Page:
which is the vertical sediment accretion when the ex-
cess 2~~ activity is plotted on a logarithmic scale
against a corrected linear consolidated (compacted)
depth; the resulting profile determined by regression
analysis yields the slope m.
The met hod for interpreting the sedimentation rates
found in Lower Wham Brake uses the CIC (constant
initial concentration of excess 21~ model of Krish-
naswamy et al (1971). The sedimentation rate using
the CIC model is based on the assumptions that: 1)
the 21~ depositional flux and sediment supply re-
mains constant, 2) there is no migration of the asso-
ciated radionuclides after burial, and 3) the supported
activity of 21~ from the in situ decay of 226Ra is
independent of depth (Robbins and Edgington 1975).
The CIC model employs measurements of sediment
porosity to correct for compact i on that can significantly
overestimate the sedimentation rate S (Robbins and
Edgington 1975, Robbins 1978, Shulda and Joshi 1989).
The relationship of Krishnaswamy et al (1971) plots
excess 2~~ activity to depth z as:
A(z) = P e -x(z/s) (8)
ps
where P is the depositional flux for excess 21~ after
burial below the sediment-water interface, e -x is the
exponential of the natural logarithm 2 di vi ded by the
2~~ decay constant per year (e -x = In 2/22.3 yr ~ =
3.114 x 10 -2 yr-~). At depth and below any region of
physical mixing or bioturbation, temporal variations
in P or S generally yield a straight line from the log-
linear profile.
RESULTS
Sediment characteristics
Lower Wham Brake sediment texture ranges down-
core from silty clay in the A horizon to clay in the 2Ag
horizons. The LOI organic content ranges from a high
of 6.37% in the A horizon to a low of 1.45% in the
2Ag2 horizon. The A horizon has an average 12 cm
thickness of low-shear strength sediment containing
little recognizable organic debris and exudes the dis-
tinctive odor of hydrogen sulfide. This horizon is char-
acterized by a soil matrix of low chroma (---2) which
upon air exposure ranges from very dark gray ( N/3)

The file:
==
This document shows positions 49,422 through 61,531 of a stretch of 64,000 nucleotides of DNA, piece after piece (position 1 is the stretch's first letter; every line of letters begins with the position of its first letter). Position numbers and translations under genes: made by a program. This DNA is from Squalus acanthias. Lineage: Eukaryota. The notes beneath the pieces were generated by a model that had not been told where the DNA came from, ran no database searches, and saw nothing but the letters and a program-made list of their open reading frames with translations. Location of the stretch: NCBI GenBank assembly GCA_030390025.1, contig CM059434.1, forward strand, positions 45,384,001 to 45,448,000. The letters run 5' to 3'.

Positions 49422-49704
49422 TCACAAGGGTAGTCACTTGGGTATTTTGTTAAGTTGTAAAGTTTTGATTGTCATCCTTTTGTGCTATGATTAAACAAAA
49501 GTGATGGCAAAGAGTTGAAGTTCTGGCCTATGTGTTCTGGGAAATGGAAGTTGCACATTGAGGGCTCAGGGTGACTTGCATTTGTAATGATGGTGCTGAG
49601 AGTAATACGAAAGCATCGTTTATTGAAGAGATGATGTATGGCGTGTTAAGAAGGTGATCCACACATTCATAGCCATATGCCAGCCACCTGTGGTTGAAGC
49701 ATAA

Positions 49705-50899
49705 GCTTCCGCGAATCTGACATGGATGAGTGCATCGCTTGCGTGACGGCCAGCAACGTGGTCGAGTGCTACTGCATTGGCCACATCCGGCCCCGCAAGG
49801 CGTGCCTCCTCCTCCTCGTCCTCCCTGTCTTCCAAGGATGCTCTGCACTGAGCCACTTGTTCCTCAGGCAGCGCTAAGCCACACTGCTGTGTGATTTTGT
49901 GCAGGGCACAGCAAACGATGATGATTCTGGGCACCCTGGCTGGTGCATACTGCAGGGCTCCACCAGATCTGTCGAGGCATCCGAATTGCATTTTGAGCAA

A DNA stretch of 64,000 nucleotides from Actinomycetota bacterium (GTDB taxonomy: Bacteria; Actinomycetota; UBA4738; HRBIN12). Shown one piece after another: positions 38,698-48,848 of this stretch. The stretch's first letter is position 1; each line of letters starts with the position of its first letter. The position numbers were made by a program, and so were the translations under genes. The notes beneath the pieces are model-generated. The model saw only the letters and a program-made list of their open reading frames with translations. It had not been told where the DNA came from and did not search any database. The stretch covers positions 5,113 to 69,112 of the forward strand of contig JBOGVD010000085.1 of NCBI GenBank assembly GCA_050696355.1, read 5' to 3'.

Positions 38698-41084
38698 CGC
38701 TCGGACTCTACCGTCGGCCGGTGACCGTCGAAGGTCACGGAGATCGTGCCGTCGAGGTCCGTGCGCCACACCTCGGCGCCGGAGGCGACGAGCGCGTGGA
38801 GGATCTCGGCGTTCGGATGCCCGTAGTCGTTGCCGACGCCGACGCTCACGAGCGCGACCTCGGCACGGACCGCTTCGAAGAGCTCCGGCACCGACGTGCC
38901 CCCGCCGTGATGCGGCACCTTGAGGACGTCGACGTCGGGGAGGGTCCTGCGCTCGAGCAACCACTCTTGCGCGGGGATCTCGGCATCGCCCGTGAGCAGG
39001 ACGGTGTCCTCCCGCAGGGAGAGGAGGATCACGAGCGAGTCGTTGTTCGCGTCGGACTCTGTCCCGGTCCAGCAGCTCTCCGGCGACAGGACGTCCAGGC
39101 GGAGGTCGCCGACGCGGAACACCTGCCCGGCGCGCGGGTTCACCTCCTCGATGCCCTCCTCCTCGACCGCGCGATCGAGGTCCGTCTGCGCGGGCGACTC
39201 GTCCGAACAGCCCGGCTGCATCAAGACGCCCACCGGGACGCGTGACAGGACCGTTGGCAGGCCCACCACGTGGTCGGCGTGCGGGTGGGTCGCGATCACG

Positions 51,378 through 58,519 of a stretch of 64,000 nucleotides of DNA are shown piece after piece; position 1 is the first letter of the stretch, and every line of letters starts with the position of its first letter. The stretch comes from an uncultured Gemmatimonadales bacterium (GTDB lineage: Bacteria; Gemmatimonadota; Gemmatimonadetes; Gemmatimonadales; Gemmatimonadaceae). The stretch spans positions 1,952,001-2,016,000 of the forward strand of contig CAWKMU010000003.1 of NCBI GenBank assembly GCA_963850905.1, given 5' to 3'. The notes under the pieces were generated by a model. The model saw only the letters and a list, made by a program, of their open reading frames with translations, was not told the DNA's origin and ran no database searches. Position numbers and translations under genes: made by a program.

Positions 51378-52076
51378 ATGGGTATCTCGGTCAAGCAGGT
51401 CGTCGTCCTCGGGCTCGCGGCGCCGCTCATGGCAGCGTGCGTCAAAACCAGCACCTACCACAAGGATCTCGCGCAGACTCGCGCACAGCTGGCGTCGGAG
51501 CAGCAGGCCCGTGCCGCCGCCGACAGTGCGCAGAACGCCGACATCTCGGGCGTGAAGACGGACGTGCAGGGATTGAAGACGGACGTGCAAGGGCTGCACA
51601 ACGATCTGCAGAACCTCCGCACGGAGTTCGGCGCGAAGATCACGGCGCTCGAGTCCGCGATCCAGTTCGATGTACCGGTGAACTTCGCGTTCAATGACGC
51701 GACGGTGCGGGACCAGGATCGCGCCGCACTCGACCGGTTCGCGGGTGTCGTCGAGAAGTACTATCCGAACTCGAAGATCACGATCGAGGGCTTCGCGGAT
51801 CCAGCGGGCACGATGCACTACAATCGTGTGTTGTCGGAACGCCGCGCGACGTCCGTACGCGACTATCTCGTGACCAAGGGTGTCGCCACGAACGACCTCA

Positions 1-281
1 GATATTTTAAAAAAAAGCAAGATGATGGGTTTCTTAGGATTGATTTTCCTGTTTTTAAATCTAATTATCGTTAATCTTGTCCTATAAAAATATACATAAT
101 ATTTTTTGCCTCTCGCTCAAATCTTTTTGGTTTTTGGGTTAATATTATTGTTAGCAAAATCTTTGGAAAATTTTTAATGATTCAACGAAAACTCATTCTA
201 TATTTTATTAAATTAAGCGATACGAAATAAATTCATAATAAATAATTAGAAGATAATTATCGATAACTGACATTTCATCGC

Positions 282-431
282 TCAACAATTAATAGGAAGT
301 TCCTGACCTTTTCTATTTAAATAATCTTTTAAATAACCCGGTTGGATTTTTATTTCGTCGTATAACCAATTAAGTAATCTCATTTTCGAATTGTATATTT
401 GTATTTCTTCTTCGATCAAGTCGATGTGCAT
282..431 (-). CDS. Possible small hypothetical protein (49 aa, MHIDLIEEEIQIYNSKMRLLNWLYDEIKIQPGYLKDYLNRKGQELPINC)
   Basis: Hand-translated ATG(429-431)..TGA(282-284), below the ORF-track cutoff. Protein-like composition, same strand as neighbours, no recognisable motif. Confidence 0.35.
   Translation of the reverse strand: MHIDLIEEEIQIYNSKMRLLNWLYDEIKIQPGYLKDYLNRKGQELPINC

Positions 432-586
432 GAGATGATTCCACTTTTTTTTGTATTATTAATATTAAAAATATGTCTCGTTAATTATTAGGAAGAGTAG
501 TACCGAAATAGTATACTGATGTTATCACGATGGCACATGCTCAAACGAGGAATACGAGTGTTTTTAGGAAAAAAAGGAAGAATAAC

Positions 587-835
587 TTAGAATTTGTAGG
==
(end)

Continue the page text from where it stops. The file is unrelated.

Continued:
to dark olive gray (5Y 3/2) to dark grayish brown (10YR
3/1). Redoxi morphi c features are few and increase to
common with depth, faint to distinct in contrast, less
than 15 mm in diameter, and represent soft concen-
trations of organic stains of dark gray color (5Y 4/1).
Below the A horizon, an irregular, abrupt boundary
exists. The 2Ag horizon exhibits considerably greater
plasticity and stickiness than the overlying A horizon.
The gleyed sediment is characterized by dark brown
(10YR 3/2) to very dark gray (10YR 3/1) to black
(10YR 2.5/1) matrix colors. Redoxi morphi c features
are common and decrease to few with depth, faint to
distinct in contrast, and occur as soft, diffuse, masses
between 5 to 15 mm in diameter. Redoxi morphi c col-
ors include dark gray to gray (10YR 4/1, 10YR 5/1 or
Vol. 43, No. 5, 1995 Lead-210 derived sedimentation rates 519
5Y 5/1), which are redox depletions of Fe and Mn
within the soil mat ri x (Vepraskas 1992). The soil struc-
ture is massive. Little change in chroma or hue in the
mat ri x color was noted.
Soil reaction (dry) of bulk soil samples measured
from the A/2Agl horizons after 60 days ranged from
extremely acid to moderately acid (pH 4.1 to 5.8), while
the 2Ag2 horizon ranged from very strongly acid to
neutral (pH 4.9 to 7.2). Approxi mat el y two mont hs is
the maxi mum time portions of the reservoir are sub-
aerially exposed following drawdown. The zone of sat-
uration for Yorktown soil series is mai nt ai ned during
the months October through August ranging from av-
erage depth of + 1.5 to - 0.15 m (National Technical
Commi t t ee 1991), but when the reservoir is artificially
drained, only the A and 2Agl horizons would be ex-
posed to the oximorphic process.
XRD results
A diffraction pattern (Figure 2) representative of
Lower Wham Brake sediments illustrates the predom-
inantly illite-kaolinite material mi xed with a poorly
crystalline expandable component. Illite and quartz in-
crease with depth at the expense of kaolinite. Illite,
vermiculite, smectite, and mixed-layer clays contribute
more than hal f to three-quarters of the bulk clay min-
eralogy of clay-size fraction of the 2Ag horizons (Piz-
zolato 1994). Pyrite is absent a few centimeters below
the sediment-water interface but increases with depth
toward the bot t om of the A horizon. Pyrite disappears
a few centimeters below the A/2Ag 1 interface and was
not detected throughout the 2Ag2 horizon. Nine ran-
doml y oriented samples yielded detectable amount s of
anatase ranging from 0.4 to 1.7% detected wholly with-
in the A horizon (Pizzolato 1994).
Kaolin was introduced into Wham Brake around
1940 from the deposition of the paper-mi l l effluent
(IPC 1992, personal communication). Kaolinite con-
tent (Figure 3) shows two distinct groups between the
A and 2Ag horizons. The regression trend shows de-
creasing kaolinite content with depth (n = 40, r = 0.737,
P < 0.001). Twenty-three oriented samples from the
A horizon have a range of kaolinite between 22.5 to
61.2% with a mean of 45.4%. Seventeen oriented sam-
ples from the 2Ag horizons have a range of kaolinite
from 21.3 to 32.0% with a mean of 24.7%. The A
horizon contains 84% more kaolinite than the amount
measured in the 2Ag horizons. The relative percentage
of kaolinite in the coarse-clay fraction of soils sur-
rounding the Wham Brake watershed ranges from 10
to 40% (Reynolds et al 1985).
21~ activity profiles
Excess 2t~ activity profiles illustrate the distribu-
tion of the radioisotope upon burial presented as two
categories of sedimentation. The first category, mass